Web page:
Let us suppose that, for pure proof of stake, the main chain uses a simple RANDAO-based RNG. That is, the main chain has an internal state, R, and every validator, upon depositing, commits to the innermost value in a hash onion, H(H(H(.....S.....))); the state stores the “current commitment value” C_{V_i} for each validator V_i. To create a block, a validator V_i must include the preimage of the C_{V_i} value (call it H^{-1}(C_{V_i})), and the following state changes happen: (i) C_{V_i} := H^{-1}(C_{V_i}), (ii) R := R\ xor\ H^{-1}(C_{V_i}); that is, the current commitment value for that validator is set to the preimage, so next time the validator will have to unwrap another layer of the onion and reveal the preimage of *that*, and the preimage is incorporated into R.

This has the property that when some validator gets an opportunity to propose a block, they only have two choices: (i) make a block, where they can only provide one specific hash value, the preimage of the previous value they submitted, or (ii) not make a block. The validator knows what the new R value would be if they make a block, but not the R value if they don’t (as it’s based on the next validator’s preimage, which is private information); the validator can either choose the value that they know or a value that they don’t know, the latter choice coming at a cost of their block reward B.

Now, suppose that this value is used as an RNG seed to sample a large set of N validators (eg. 200 validators per shard, multiplied by 100 shards, would give N = 20000). Suppose the reward for being selected is S. Suppose that a given participant has portion p of participation in both the main chain and the shards; hence, they have a probability p of creating the next block, and they get an expected N * p slots selected each round, with standard deviation \sqrt{N * p} (it’s a Poisson distribution). The question is, when the validator gets selected, could they profit by skipping block production?

The validator knows ahead of time how many slots they would get selected for if they make a block; this value is sampled from the probability distribution with mean N * p * S and standard deviation \sqrt{N * p} * S. By not making a block, they sacrifice R, but get to re-roll the dice on the other distribution and get an expected N * p * S. By the 68 - 95 - 99.7 rule, the advantage from re-rolling will only exceed three standard deviations 0.15% of the time. If we are ok with exploitation being profitable at most 0.15% of the time, then we want R \ge 3 * \sqrt{N * p} * S. If main-chain block rewards are comparable to total shard rewards, then R \approx N * S \gt\gt 3 * \sqrt{N * p} * S even for p = 0.5 (above p = 0.5, re-rolling the dice actually once again becomes *less* profitable because there’s less room to get lucky in some sense). Hence, in a simple model there is little to worry about.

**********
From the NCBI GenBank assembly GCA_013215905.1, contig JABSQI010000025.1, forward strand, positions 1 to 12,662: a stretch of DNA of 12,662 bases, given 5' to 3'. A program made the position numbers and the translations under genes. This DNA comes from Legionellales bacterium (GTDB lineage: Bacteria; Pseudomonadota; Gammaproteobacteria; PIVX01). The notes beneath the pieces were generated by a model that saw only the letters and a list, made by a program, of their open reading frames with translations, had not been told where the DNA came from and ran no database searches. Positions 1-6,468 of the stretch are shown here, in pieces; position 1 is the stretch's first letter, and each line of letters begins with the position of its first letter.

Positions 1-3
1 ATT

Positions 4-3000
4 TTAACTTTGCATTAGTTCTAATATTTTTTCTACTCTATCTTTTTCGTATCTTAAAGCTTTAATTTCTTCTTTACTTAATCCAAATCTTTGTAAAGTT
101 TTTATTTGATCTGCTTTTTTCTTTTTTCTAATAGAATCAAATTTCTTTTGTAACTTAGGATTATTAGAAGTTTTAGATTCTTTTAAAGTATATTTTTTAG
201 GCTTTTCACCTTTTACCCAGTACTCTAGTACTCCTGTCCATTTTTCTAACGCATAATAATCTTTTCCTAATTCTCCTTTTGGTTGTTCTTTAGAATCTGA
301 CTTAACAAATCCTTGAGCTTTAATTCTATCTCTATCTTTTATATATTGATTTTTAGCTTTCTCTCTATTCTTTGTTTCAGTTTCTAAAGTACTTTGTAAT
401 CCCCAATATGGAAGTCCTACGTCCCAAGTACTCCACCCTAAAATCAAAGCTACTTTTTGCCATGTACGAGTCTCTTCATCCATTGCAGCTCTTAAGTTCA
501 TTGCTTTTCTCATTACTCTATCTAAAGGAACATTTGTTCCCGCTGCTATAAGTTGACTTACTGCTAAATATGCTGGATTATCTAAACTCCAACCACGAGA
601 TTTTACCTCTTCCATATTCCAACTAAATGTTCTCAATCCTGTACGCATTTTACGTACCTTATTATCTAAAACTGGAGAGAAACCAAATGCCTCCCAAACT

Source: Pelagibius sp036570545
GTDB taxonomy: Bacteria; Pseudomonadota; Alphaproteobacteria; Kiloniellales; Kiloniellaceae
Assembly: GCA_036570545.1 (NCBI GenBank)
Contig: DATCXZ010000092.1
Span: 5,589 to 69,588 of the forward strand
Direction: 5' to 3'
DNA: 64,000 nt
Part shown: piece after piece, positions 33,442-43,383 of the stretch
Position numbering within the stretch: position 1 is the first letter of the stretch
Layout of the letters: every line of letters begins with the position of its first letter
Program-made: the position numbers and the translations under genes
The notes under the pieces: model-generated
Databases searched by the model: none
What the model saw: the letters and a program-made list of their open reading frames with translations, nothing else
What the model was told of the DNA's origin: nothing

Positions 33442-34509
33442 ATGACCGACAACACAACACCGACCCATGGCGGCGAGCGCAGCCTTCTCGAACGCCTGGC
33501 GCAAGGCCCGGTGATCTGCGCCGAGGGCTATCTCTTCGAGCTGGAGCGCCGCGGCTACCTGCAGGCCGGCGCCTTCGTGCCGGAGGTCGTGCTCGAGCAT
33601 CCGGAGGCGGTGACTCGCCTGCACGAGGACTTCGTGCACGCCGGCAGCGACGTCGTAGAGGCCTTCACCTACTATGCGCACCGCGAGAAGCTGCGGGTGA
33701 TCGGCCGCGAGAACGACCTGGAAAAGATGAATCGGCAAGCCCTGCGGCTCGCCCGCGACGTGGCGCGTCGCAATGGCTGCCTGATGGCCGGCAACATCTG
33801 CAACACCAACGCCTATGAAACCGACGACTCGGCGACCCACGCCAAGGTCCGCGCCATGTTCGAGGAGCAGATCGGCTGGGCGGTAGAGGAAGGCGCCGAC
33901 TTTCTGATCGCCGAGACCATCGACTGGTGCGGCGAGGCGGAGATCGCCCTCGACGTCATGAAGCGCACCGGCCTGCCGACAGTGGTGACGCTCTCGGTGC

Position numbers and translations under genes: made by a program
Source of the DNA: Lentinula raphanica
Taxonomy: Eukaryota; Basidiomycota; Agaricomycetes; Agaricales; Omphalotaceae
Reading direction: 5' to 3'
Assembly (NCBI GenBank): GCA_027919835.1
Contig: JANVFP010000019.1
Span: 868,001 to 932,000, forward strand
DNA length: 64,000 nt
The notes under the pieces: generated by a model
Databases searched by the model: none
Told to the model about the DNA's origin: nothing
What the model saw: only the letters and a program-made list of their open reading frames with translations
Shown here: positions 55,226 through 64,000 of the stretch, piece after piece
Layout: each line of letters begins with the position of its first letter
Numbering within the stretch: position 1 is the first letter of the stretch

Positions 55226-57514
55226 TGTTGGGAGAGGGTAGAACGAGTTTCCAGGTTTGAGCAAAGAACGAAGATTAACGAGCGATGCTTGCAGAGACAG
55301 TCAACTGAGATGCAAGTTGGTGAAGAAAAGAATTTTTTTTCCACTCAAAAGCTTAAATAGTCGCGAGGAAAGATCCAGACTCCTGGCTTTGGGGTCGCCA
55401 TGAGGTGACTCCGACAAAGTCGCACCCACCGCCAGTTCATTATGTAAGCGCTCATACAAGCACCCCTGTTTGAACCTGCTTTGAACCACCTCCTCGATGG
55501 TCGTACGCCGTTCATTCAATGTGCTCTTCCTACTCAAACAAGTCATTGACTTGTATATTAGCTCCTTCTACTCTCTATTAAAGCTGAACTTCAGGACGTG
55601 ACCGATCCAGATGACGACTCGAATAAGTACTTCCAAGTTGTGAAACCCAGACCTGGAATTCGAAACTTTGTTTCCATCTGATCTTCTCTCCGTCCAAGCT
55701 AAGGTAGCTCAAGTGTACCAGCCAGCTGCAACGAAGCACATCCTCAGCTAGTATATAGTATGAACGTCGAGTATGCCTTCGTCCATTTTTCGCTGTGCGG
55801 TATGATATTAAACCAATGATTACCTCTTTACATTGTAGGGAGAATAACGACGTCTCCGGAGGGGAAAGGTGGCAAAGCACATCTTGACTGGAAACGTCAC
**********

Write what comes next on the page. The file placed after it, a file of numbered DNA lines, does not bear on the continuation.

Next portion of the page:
One further optimization (thanks @JustinDrake) is that if the validator sampling is split into shards, where in each shard the ability to validate is dependent on a proposal being available in that shard, then we can make the random source for that shard be R xor’d with a preimage reveal from the proposer. This ensures that the validator making the main-chain block can only see the expected results for the portion of shards that they are a proposer of (in expectation, portion p). This restricts the attacker’s analysis to those shards, with standard deviation of the reward \sqrt{N * p * p} * S = \sqrt{N} * p * S; this makes lower main-chain rewards even safer.

We could look at more complex models, where we take into account the possibility of validators skipping one round because they see that they have both proposal slot 0 and slot 1, but if they wait until slot 1 then they also have slot 0 for the child of slot 1. These situations can be mitigated by penalizing absence of proposers; in any case, however, if total main-chain rewards are comparable to total shard-chain rewards, shard-chain rewards are a pretty negligible contribution to the attacker’s profitability calculus.

In short, I really don’t think we need fancy threshold signature randomness or low-influence functions or any other fancy math; a simple RANDAO mechanism as described above with total main chain rewards being comparable to total shard chain rewards is enough.